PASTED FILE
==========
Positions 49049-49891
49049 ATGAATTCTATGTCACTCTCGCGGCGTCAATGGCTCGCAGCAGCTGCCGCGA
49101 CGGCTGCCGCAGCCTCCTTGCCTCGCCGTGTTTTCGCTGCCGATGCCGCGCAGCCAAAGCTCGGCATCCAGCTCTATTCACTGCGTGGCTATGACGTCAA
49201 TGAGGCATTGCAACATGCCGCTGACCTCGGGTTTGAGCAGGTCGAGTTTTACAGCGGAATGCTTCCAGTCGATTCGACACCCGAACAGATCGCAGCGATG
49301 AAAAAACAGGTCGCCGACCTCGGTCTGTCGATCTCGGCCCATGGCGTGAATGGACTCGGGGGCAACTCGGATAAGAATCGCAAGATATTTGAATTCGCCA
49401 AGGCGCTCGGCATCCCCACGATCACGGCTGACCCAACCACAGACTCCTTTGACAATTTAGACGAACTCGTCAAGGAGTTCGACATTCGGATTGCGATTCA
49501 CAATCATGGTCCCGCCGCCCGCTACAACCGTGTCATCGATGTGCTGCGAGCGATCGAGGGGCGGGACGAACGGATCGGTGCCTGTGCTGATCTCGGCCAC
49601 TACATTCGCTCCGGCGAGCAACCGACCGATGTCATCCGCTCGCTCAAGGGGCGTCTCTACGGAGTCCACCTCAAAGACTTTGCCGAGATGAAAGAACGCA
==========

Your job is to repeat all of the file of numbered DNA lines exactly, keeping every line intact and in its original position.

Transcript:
Positions 49049-49891
49049 ATGAATTCTATGTCACTCTCGCGGCGTCAATGGCTCGCAGCAGCTGCCGCGA
49101 CGGCTGCCGCAGCCTCCTTGCCTCGCCGTGTTTTCGCTGCCGATGCCGCGCAGCCAAAGCTCGGCATCCAGCTCTATTCACTGCGTGGCTATGACGTCAA
49201 TGAGGCATTGCAACATGCCGCTGACCTCGGGTTTGAGCAGGTCGAGTTTTACAGCGGAATGCTTCCAGTCGATTCGACACCCGAACAGATCGCAGCGATG
49301 AAAAAACAGGTCGCCGACCTCGGTCTGTCGATCTCGGCCCATGGCGTGAATGGACTCGGGGGCAACTCGGATAAGAATCGCAAGATATTTGAATTCGCCA
49401 AGGCGCTCGGCATCCCCACGATCACGGCTGACCCAACCACAGACTCCTTTGACAATTTAGACGAACTCGTCAAGGAGTTCGACATTCGGATTGCGATTCA
49501 CAATCATGGTCCCGCCGCCCGCTACAACCGTGTCATCGATGTGCTGCGAGCGATCGAGGGGCGGGACGAACGGATCGGTGCCTGTGCTGATCTCGGCCAC
49601 TACATTCGCTCCGGCGAGCAACCGACCGATGTCATCCGCTCGCTCAAGGGGCGTCTCTACGGAGTCCACCTCAAAGACTTTGCCGAGATGAAAGAACGCA